There is a notion that introverts hate or seek to avoid people; this is untrue. Introverts benefit from and appreciate deep connections and meaningful relationships – both professionally and personally. As a freelancer, you need to seek out a community.
You can connect with other freelancers at local events or in co-working spaces or online through LinkedIn in, twitter, and other social media platforms. These relationships provide collegiality, help you improve your skills, and can lead to work referrals.
Think about it this way: how often do you see gigs that are not suitable for you or ones that you can’t take on, but you know someone who is perfect for them? Joining a community of freelancers makes the process of reaching new clients easier.
3. Capitalize on your writing skills
If you’re like most introverts, you’re probably more comfortable articulating your thoughts through writing. While most extroverts think out loud, introverts prefer to carefully think through an issue before they share their thoughts.
You should use this to your advantage by jotting down your thoughts before meeting clients. In professional situations, carry along an outline or notes of the issues you need to address.
In social situations, brainstorm topics of conversation that you’ll broach during the meeting.
4. Only take on what you can handle
Extroverts can easily get off a busy day at work and go straight to the bar to have drinks with friends or prospects. As an introvert, you may not have similar levels of energy. You may want to go straight home to unwind the end of a busy day.
So be realistic when accepting work-related and social invitations. Instead of running yourself ragged by going to every networking event, only go to the ones that seem most valuable.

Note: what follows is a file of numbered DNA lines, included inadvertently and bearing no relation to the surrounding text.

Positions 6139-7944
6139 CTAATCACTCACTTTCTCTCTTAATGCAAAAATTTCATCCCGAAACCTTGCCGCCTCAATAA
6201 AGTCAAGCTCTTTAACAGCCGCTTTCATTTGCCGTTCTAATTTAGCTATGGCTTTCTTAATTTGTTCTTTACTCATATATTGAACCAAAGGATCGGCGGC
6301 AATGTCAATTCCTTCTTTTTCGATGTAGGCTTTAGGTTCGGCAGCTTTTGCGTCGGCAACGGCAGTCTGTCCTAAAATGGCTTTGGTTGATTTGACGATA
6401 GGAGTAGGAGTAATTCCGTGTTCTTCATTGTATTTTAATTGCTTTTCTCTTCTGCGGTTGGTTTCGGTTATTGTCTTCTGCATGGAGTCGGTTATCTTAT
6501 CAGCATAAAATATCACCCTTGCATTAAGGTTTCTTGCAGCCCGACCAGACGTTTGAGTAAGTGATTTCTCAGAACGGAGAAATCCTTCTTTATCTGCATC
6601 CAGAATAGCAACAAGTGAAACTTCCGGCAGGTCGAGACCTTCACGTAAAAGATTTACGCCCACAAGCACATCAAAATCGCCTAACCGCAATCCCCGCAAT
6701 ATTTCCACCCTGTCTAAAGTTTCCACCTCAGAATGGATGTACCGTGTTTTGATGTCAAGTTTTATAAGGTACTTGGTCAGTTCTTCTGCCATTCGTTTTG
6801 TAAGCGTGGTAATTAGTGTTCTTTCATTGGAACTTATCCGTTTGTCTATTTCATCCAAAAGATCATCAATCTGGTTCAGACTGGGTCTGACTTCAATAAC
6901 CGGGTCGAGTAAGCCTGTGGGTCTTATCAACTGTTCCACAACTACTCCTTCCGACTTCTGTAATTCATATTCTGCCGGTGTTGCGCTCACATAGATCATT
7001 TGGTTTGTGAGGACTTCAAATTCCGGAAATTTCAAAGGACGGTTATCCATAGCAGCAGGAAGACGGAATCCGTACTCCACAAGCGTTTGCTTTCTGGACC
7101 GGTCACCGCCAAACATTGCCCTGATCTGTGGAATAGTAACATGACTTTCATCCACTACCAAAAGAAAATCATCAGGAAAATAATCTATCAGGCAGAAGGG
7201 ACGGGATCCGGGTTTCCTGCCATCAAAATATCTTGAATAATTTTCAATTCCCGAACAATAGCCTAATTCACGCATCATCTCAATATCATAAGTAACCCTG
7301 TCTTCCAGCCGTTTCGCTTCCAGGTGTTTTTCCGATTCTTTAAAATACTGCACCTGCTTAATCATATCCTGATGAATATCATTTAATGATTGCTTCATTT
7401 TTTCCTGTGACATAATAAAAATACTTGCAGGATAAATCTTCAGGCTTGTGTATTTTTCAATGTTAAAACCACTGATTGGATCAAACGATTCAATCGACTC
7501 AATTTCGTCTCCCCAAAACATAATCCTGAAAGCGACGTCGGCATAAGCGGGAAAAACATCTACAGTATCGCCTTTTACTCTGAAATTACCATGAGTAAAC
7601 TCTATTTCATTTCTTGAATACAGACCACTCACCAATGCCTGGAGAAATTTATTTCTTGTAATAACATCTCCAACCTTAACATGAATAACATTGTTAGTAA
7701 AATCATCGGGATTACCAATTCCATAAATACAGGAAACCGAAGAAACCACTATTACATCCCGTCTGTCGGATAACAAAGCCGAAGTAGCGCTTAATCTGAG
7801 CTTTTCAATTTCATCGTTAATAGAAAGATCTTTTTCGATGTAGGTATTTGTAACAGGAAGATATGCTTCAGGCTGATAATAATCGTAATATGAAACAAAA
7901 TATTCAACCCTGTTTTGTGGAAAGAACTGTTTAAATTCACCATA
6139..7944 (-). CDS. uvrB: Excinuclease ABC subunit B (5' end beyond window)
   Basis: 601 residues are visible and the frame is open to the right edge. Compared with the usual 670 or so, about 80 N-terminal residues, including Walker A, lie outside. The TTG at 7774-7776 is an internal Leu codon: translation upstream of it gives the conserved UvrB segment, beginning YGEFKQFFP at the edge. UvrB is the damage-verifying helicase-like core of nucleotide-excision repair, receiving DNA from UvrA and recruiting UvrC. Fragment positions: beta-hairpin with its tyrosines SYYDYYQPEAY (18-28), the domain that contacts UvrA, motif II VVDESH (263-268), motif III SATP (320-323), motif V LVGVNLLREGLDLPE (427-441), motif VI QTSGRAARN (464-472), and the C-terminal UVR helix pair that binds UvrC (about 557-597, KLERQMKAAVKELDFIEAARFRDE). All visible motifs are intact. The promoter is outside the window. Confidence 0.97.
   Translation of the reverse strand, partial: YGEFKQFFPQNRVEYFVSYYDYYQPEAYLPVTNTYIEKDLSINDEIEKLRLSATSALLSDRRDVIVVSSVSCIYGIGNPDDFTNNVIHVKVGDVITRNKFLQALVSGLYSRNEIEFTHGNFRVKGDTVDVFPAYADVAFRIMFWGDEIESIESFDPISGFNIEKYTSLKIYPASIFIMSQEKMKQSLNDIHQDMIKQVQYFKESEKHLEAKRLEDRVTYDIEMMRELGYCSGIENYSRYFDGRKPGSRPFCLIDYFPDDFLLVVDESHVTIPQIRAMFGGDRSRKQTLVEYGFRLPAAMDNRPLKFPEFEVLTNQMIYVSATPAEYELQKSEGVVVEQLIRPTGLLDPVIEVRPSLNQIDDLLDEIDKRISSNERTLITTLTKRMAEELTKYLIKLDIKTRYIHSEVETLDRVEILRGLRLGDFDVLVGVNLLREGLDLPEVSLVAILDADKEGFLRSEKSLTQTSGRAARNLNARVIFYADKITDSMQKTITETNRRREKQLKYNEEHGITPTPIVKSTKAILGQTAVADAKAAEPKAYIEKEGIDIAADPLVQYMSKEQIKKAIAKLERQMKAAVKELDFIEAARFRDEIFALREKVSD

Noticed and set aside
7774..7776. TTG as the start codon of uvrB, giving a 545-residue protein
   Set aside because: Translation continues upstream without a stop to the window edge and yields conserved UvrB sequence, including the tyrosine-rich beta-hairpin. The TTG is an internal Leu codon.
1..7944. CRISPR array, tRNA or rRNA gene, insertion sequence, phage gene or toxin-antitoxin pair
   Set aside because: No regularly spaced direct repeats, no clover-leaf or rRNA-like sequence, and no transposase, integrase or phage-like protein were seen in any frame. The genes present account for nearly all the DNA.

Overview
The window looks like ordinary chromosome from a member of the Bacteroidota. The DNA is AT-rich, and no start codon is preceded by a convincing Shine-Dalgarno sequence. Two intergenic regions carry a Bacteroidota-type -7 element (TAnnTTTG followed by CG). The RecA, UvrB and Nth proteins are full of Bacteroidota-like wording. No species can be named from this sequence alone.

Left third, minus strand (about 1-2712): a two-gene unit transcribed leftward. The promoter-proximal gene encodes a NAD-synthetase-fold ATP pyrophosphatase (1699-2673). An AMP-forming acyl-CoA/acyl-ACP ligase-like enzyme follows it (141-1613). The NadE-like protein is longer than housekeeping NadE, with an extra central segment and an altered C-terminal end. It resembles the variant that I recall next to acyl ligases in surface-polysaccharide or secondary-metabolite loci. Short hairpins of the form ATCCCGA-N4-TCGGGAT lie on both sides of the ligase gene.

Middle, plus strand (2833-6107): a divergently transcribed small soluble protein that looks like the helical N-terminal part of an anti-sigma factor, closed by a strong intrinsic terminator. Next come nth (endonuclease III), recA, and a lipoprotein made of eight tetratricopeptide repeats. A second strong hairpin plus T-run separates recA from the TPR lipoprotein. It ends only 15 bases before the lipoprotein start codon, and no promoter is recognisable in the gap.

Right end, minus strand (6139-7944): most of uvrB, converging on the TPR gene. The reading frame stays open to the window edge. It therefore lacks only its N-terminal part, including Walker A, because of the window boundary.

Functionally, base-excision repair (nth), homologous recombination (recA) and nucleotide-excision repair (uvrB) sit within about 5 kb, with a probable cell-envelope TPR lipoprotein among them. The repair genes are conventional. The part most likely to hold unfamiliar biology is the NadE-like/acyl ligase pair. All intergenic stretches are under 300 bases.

5. Warm up your leads online
Online networking is suitable and extremely beneficial for introverts. It allows you to link up with like-minded individuals. It’s also a great way of connecting with your leads before you meet them.
Before an event or a meeting, research on the people you’re hoping to meet. Look at their LinkedIn profile and find what you have in common. You can also send them an introductory email indicating that you’re looking forward to meeting them. This sets a stage for productive meetings.
6. Step outside your comfort zone
There will be many times when you’ll be in meetings full of extroverts. In such situations, don’t give in to your natural tendencies and just let others do all the talking.
Take public speaking courses to prepare for moments like this. Learning public speaking and building your conversations skills will benefit all aspects of your life. It will also give you the confidence to get out your comfort zone when be.
7. Play to your strengths
Until you learn to play to your strengths, being an introvert in an extroverted world often feels like a disadvantage. As an introvert, you’re most likely a good listener and more observant, and thus you absorb information quickly and you spot things that others miss.
Take advantage of these skills whenever possible. Introversion comes with many strengths, be aware of them and develop them.